The surgeon who operated on a teenage girl who fell ill and died after receiving a COVID-19 vaccine was shocked by what he found.
Dr. Gianluigi Zona, director of the neurosurgery and brain trauma clinic of Genoa’s San Martino general hospital, said there was serious blood clotting in the brain of 18-year-old Camilla Canepa, who subsequently died of a cerebral hemorrhage.
“I had never seen a brain reduced in those conditions by a thrombosis so extensive and so serious,” the surgeon said.
Canepa had been transferred to the clinic at 5 a.m. June 6 after two CT scans at a hospital in Lavagna, near Genoa. According to the Italian Il Piccolo newspaper, the first scan, performed June 3 when the girl first went to a hospital complaining of severe headaches, did not show the blood clots. However, the second scan, performed shortly after the girl returned to the hospital late on the night of June 5, led to Camilla’s immediate transfer to San Martino. She was treated by the neurosurgeon on duty and the chief physician, who worked side by side at the operating table.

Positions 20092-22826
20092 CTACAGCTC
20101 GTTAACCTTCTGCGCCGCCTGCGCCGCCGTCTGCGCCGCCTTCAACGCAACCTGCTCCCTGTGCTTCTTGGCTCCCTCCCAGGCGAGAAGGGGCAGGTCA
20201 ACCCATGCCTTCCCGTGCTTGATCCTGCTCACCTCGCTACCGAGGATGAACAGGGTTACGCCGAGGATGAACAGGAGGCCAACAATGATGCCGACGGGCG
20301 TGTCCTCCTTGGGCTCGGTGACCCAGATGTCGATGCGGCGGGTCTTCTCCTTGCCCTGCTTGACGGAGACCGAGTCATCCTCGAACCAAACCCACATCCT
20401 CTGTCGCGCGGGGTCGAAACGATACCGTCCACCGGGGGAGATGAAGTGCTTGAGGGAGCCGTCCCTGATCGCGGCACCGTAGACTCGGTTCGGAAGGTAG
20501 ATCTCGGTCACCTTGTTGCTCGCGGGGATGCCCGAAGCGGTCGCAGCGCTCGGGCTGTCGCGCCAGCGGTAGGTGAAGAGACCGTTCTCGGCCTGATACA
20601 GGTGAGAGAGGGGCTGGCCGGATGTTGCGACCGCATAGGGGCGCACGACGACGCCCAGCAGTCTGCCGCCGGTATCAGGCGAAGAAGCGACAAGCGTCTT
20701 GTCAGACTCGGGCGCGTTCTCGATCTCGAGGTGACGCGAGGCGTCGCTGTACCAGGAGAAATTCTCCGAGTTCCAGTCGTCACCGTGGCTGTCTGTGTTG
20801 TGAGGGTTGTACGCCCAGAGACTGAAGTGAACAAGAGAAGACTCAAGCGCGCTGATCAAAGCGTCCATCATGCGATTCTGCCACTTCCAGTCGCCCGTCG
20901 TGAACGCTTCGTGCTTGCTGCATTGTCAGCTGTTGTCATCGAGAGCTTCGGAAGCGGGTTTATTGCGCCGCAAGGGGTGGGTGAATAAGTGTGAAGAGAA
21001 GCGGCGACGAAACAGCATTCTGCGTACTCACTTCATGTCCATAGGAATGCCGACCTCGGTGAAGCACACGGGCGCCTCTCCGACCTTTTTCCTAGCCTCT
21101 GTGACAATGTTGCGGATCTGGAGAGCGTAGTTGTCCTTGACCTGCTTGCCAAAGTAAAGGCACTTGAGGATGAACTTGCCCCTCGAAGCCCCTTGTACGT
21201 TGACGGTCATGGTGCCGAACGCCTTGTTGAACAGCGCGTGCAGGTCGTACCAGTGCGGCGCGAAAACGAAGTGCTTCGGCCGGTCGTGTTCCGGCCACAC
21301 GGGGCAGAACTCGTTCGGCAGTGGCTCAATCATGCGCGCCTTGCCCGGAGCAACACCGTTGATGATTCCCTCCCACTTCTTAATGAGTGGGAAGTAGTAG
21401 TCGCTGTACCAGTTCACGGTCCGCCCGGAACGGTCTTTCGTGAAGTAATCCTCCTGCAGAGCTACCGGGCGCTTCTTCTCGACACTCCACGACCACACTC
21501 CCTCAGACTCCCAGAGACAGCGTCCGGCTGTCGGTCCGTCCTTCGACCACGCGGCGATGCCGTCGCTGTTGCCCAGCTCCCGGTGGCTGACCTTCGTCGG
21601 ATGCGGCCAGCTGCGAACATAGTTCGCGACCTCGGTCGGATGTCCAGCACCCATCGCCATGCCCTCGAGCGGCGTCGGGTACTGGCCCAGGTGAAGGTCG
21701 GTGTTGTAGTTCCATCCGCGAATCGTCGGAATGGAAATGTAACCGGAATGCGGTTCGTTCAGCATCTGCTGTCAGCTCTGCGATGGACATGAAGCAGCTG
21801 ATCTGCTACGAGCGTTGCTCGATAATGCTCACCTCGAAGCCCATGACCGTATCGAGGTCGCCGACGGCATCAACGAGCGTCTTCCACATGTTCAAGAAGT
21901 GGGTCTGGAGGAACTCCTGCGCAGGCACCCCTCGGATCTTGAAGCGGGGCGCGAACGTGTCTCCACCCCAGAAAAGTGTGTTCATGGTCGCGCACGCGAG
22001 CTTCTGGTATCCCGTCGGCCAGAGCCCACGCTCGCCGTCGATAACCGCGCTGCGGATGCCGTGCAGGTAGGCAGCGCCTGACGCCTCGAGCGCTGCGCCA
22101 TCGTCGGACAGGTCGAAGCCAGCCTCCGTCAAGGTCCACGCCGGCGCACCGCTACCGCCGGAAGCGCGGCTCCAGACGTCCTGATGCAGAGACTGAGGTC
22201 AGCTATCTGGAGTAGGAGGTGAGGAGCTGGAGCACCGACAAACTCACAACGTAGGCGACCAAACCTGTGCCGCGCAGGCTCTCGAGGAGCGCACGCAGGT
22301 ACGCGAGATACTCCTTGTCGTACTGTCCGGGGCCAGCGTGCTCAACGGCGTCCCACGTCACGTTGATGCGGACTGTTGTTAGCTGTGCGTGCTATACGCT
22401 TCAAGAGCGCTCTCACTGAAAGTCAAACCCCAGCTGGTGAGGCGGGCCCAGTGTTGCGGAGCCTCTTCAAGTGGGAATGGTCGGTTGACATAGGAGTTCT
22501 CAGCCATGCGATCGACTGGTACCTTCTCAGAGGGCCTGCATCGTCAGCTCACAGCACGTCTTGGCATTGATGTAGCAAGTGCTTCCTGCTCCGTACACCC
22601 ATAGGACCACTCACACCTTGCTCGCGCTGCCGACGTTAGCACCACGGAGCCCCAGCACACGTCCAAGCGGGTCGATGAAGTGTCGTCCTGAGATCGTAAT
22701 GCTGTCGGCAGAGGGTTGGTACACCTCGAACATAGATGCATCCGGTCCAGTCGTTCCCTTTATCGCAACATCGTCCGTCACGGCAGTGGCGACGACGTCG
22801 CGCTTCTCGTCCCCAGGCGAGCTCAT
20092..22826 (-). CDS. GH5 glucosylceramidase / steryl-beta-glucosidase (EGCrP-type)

“All the venous sinuses were blocked by thrombus [blood clots], a scenario which I have never seen in all my years in this profession,” Zona said.
“You must picture the venous sinus as a river in the middle of a valley in which many different streams converge,” he continued.
The neurosurgeon said that he was neither a virologist, epidemiologist nor coroner, but he knew something was very amiss.
“Considering what I saw in that girl’s head, it’s clear that we are facing something not normal.”
She had received the AstraZeneca vaccine on May 25 during a vaccination “open day” for young people over 18. According to a Reuters report, the “inoculation events” were “often held during evenings and weekends” and “were partly aimed at preventing AstraZeneca doses going to waste amid widespread reports of older people spurning the product and cancelling their vaccination appointments.”
Doctors have said that she suffered from a rare bleeding disorder called “familial autoimmune thrombocytopenia,” but her parents insist that she “had no disease.“
The girl had a Catholic funeral in her hometown of Sestri Levante in Liguria on June 16. As a result of Camilla’s death, Italy has banned the use of the AstraZeneca vaccine for people under age 60.